The two communicating parties already share a secret key K, a random value that may be, for example, 16 bytes.
The key is prepended to the message M to be sent, which is represented as K,M
A hash function H is executed on the key and message data together H(K,M) to produce a digest D.
The digest D is used as a MAC by appending it to the message and the result M,D is transmitted to the other party.
There are certain types of cryptographic attack that can theoretically compromise this type of authentication code, so an improved MAC may be used. For example, the following MAC construction that performs a hash function twice is more secure than a single hash function such as the function H(K,H(K,M)). Also, there are other MAC algorithms such as a CBC-MAC that may be used that employ encryption steps and provide additional security. MAC algorithms and their improvements are described in more detail in the book entitled Applied Cryptography, by Bruce Schneier, John Wiley & Sons (1996), which is incorporated herein by reference. Another useful method is to include random information from previous messages in the MAC algorithm so a stream of data being transmitted from an attacker must be forged message by message in real time. Various other improvements to the cryptographic system may be contemplated.
FIGS. 9A and 9B show alternate processes of authenticating collection of virtual property items. At step 901, process 900 begins. At step 903, the owner system 102 calculates a digest of the collection of virtual items. At step 905, the owner 102 transmits the digest to the provider system 103. At step 907, the provider system 103 instructs the authenticator system 104 to calculate its own digest using a stored list of virtual property items of the owner system 102. At step 909, authenticator 104 calculates the digest to see if the values of the digest between the authenticator 104 and the owner 102 match. At step 911, if the authenticator 104 determines that the digests are equal, the provider 103 will allow an owner system 102 to continue a session at block 913. If the digests are not equal, the provider 103 will halt the session. At step 917, process 900 ends. Process 900 may be used in the case where the authenticator 104 stores a list of each item in the owner's collection.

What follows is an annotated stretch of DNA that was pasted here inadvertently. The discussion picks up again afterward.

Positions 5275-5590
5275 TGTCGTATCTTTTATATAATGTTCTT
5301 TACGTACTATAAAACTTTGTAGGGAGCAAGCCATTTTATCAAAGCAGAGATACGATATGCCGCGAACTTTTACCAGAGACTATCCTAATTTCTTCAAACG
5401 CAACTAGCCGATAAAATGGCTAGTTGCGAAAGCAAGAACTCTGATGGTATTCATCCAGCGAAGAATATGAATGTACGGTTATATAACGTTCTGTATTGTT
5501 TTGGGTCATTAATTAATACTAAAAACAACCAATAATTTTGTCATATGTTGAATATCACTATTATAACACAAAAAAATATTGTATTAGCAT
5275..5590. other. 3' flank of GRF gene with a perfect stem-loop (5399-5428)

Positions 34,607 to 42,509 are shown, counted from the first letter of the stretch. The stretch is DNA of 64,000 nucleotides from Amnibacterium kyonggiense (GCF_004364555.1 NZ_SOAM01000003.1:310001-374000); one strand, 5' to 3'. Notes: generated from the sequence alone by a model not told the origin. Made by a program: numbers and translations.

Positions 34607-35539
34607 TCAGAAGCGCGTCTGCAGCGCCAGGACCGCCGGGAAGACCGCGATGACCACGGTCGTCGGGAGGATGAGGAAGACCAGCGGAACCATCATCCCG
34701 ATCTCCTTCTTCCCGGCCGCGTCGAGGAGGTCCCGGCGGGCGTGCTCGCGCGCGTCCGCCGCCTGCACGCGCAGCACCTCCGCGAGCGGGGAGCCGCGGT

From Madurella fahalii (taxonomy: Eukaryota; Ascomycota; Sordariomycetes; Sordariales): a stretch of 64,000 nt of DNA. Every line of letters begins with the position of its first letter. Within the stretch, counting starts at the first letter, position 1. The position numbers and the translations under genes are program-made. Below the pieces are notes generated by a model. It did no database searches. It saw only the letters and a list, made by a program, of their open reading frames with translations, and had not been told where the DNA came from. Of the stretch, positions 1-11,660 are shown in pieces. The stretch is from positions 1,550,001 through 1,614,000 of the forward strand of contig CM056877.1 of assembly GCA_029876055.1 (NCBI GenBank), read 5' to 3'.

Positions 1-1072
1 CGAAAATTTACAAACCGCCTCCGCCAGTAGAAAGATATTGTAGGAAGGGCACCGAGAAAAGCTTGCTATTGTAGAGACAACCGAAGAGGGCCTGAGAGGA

FIG. 9B shows another process of authenticating an owner's collection. At step 951, process 950 begins. At step 953, an owner transmits its collection of virtual property items to provider 103. At step 955, provider 103 calculates a digest of the owner's collection. At step 957, the authenticator 104 compares the calculated digest with a database digest stored at the authenticator 104. If, at step 959, the digests are determined to be equal, the provider 103 will allow the owner 102 to continue the session at block 961. If not, the provider 103 will halt the session at 963. At step 965, process 950 ends.